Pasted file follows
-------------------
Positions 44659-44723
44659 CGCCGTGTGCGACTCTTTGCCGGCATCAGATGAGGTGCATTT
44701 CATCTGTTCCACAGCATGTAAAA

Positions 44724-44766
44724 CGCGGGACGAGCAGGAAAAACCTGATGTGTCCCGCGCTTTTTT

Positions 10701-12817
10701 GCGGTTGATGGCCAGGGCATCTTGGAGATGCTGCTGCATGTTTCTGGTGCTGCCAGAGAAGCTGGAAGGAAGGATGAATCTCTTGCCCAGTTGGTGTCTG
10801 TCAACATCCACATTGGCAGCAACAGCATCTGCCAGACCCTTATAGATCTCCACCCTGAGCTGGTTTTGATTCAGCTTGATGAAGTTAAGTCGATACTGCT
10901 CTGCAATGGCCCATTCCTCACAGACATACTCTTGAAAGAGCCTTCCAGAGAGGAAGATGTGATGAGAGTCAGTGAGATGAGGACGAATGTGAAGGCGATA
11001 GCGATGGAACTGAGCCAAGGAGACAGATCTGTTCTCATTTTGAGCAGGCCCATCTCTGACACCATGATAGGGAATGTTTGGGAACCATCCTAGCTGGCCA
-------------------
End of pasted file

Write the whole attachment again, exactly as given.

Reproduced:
Positions 44659-44723
44659 CGCCGTGTGCGACTCTTTGCCGGCATCAGATGAGGTGCATTT
44701 CATCTGTTCCACAGCATGTAAAA

Positions 44724-44766
44724 CGCGGGACGAGCAGGAAAAACCTGATGTGTCCCGCGCTTTTTT

Positions 10701-12817
10701 GCGGTTGATGGCCAGGGCATCTTGGAGATGCTGCTGCATGTTTCTGGTGCTGCCAGAGAAGCTGGAAGGAAGGATGAATCTCTTGCCCAGTTGGTGTCTG
10801 TCAACATCCACATTGGCAGCAACAGCATCTGCCAGACCCTTATAGATCTCCACCCTGAGCTGGTTTTGATTCAGCTTGATGAAGTTAAGTCGATACTGCT
10901 CTGCAATGGCCCATTCCTCACAGACATACTCTTGAAAGAGCCTTCCAGAGAGGAAGATGTGATGAGAGTCAGTGAGATGAGGACGAATGTGAAGGCGATA
11001 GCGATGGAACTGAGCCAAGGAGACAGATCTGTTCTCATTTTGAGCAGGCCCATCTCTGACACCATGATAGGGAATGTTTGGGAACCATCCTAGCTGGCCA